This is a project about applying maths to solve real world problems.
Real world problems of a certain broad type. (Not necessarily headphone cable tangles, but perhaps something analogous; or something related, like how to achieve good washing results by a good design for a washing machine, or how to minimize the risk of umbilical chord tangling in the womb* ...)
So, the first question is, what kind of challenge are we going to try
to apply maths to?
-- For definiteness let's think about the cable design problem.
In which case the _aim_ is to design a better (less tangly) cable.
(The project need not actually achieve this aim, but it should try to take a helpful step in the right direction.)
This challenge is going to start with the problem of understanding _why_ the
And perhaps even before that, the problem of establishing exactly what it means to say that the cable tangles!
(It might be a good idea for a project student or team working in this area to begin by getting some quantitative information on real cable tangling -- that is, by doing some controlled experiments with real cables. The exact details of the experiment are not so important here. The idea is just to get a feel for what really happens when a cable tangles.)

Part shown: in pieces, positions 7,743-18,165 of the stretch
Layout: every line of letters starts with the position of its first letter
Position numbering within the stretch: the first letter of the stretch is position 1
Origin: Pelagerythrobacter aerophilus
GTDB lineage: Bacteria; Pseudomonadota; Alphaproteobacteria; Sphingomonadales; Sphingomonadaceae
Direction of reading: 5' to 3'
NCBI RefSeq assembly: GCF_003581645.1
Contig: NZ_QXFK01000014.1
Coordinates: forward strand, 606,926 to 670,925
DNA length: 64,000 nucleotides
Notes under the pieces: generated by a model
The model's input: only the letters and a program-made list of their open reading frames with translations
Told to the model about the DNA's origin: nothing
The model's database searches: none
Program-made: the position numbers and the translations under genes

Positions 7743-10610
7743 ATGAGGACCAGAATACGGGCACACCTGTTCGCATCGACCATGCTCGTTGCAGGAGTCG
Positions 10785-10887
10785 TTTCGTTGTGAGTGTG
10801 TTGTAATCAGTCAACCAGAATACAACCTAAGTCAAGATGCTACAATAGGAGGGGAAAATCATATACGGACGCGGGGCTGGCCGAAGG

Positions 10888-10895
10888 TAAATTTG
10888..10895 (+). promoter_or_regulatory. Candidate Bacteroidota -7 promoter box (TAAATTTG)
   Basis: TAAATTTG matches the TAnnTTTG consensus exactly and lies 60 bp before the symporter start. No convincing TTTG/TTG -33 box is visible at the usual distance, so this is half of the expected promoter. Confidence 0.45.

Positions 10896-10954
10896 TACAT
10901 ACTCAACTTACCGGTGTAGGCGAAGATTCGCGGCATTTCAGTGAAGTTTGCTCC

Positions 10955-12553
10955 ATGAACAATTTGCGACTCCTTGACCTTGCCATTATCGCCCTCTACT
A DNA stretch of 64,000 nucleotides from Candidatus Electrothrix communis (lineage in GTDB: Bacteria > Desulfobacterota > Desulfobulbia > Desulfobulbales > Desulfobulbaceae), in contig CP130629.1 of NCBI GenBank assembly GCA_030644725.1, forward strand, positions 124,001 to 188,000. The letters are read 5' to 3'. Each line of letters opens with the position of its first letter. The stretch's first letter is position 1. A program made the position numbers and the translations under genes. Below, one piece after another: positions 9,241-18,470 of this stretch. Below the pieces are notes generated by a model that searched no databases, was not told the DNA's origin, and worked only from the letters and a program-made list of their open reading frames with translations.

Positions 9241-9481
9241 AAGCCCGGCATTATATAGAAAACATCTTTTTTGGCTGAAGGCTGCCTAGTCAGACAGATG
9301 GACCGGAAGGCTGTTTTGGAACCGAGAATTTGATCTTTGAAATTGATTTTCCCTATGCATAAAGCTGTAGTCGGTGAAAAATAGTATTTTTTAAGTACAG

The next question is: how do we apply maths to help us with this challenge?!
This is the problem of ``mathematical modelling''.
A good place to look for clues is in the way maths already models knots and tangles -- in the Theory of Knots and Tangles (which already exists! See e.g. the book Introduction to Knot Theory by R H Crowell and R H Fox).
Then we can see if this existing maths can be adjusted to suit our cable modelling problem.
Next we will need to think about what is happening physically (i.e. mechanically) with our cable? ...But let's leave that until we've thought about how to model the cable `statically'.